3 steps to using knowledge management strategically, not tactically

Knowledge management can be a strategic tool, but too often is used tactically.

To add value, Knowledge Management must be strategic. However often its use is not strategic, but it seen as a low-level support activity; managing a generic resource, just as you might manage land or property or money.

See for example this blog post from 2011, by Max Boisot and colleagues, entitled “Are you wasting money on useless knowledge management“.

Most companies recognize the need for knowledge management, but often delegate it to the IT and HR departments without linking it to corporate strategy, often thereby wasting both resources and the strategic options their firm’s knowledge could generate. The problem is that most current knowledge management efforts merely inventory the company’s knowledge, without parsing out the knowledge that is strategically relevant. Strategic management of knowledge focuses only on those knowledge assets that are critical to your firm’s competitive performance — from the tacit expertise of key individuals right through to explicit company-wide general principles.

Boisot and colleagues point out that “most current KM efforts” are divorced from the strategy of the organisation, devolved to a support department (IT, HR), and are non-selective in looking at ALL of the knowledge assets, rather than focusing on those assets that are most relevant to the strategy of the firm. The focus is all too often on improvement of the management of knowledge, rather than improving the strategic delivery of the organisation through better management of knowledge; on KM tactics and not business strategy.

The distinction in the previous sentence may be a subtle one, but it is important.

You can often see it in the way an organisation develops its KM strategy.

  • When the KM strategy starts with a discussion of the types of knowledge (tacit, explicit) and goes on to list the tools that may help management of knowledge, and then the plan to introduce the tools, then you are treating KM tactically. I saw a strategy recently that was driven by cultural analysis. The argument seemed to be that if you address the culture, then people might start to share knowledge better, and that some of this knowledge might help people work better, and some of this working better might help the strategy. This is a strategy for the management of knowledge, rather than a knowledge-enabled business strategy.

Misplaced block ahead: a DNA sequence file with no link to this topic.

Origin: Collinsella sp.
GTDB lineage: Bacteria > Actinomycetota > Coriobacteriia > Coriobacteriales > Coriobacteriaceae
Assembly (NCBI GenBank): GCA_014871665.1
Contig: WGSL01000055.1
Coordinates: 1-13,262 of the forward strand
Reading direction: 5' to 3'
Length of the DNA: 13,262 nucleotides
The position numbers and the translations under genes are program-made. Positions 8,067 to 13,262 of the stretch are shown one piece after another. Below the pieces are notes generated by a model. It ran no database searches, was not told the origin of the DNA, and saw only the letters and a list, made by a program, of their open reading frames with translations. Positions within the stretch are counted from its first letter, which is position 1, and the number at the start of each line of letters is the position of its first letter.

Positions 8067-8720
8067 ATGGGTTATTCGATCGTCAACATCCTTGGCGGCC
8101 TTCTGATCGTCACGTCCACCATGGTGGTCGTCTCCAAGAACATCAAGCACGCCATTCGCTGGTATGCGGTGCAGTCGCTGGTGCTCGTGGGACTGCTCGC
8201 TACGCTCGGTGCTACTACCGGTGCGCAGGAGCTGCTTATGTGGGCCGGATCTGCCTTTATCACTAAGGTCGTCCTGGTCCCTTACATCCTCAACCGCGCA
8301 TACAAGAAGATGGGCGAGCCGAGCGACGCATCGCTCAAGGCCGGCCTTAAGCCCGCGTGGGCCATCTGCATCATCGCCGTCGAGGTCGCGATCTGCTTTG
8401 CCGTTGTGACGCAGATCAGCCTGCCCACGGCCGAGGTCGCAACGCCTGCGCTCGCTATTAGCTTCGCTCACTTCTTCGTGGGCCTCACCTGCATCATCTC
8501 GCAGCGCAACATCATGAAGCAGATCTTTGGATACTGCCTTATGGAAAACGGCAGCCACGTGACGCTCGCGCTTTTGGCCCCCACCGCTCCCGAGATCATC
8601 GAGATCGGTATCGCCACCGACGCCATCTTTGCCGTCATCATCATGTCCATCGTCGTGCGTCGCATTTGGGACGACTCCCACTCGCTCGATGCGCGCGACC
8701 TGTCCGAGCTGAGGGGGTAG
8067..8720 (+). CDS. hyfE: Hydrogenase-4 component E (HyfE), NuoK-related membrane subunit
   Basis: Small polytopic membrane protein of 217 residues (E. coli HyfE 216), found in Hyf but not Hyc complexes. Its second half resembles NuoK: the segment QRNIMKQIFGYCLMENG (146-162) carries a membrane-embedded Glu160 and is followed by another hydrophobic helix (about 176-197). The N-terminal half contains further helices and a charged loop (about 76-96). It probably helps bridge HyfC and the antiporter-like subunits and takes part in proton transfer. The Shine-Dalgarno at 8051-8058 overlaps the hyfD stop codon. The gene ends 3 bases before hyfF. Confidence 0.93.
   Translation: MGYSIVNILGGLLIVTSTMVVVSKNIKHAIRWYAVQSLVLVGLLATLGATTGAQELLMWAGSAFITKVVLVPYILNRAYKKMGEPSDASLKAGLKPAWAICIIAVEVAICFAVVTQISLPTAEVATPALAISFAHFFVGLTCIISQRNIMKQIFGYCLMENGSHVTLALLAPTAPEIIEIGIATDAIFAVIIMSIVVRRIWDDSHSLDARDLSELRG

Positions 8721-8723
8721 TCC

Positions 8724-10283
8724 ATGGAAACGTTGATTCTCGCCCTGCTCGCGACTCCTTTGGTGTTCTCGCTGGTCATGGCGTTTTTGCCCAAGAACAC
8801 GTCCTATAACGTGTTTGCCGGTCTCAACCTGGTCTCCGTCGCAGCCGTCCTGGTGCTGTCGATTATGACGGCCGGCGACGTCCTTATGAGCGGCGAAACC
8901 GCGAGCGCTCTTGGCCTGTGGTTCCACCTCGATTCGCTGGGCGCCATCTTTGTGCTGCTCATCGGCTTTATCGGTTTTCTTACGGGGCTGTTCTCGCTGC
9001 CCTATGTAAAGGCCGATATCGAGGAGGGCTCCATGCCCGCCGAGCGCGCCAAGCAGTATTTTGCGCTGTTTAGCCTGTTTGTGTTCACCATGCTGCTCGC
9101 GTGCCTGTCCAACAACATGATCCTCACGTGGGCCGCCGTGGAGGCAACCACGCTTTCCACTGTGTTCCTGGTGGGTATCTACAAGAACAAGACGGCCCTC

• When the KM strategy starts from the organisational strategy, then you are treating KM strategically. Here the argument is that the business strategy is supported by (a subset of) your knowledge, and if you manage this knowledge better, then it will help your business strategy. This is a much more direct link than that described in the previous paragraph, and you can demonstrate it through tools such as strategy maps.

You can also see it in the level at which KM is working.

When I started working on KM with the BP KM team in the 1990s, we began looking at the knowledge used by shift workers in refineries and on oil platforms, but within 2 years we were working with the knowledge of C-level staff, Regional Presidents, the Chief Counsel and strategic task forces. We began at tactical level, and quickly escalated to strategic level.

To add value, Knowledge Management must be strategic.  Here are three steps you can take to make it so.

  1. Build a good Knowledge management strategy, focused on the critical and strategic knowledge areas rather than on a generic approach for everyone, managing all knowledge.
  2. Engage the senior managers in a conversation about strategic opportunities, and ask them to help you prioritise the strategic knowledge. 
  3. Start to work with the generals, instead of the foot soldiers. The project managers, program managers, divisional heads and senior leaders are also knowledge workers. KM can also help them improve their decisions, and their decisions are often strategic rather than tactical.
Take these steps, and with any luck you will avoid the pitfall of winning the (tactical) battle, but losing the (strategic) war.

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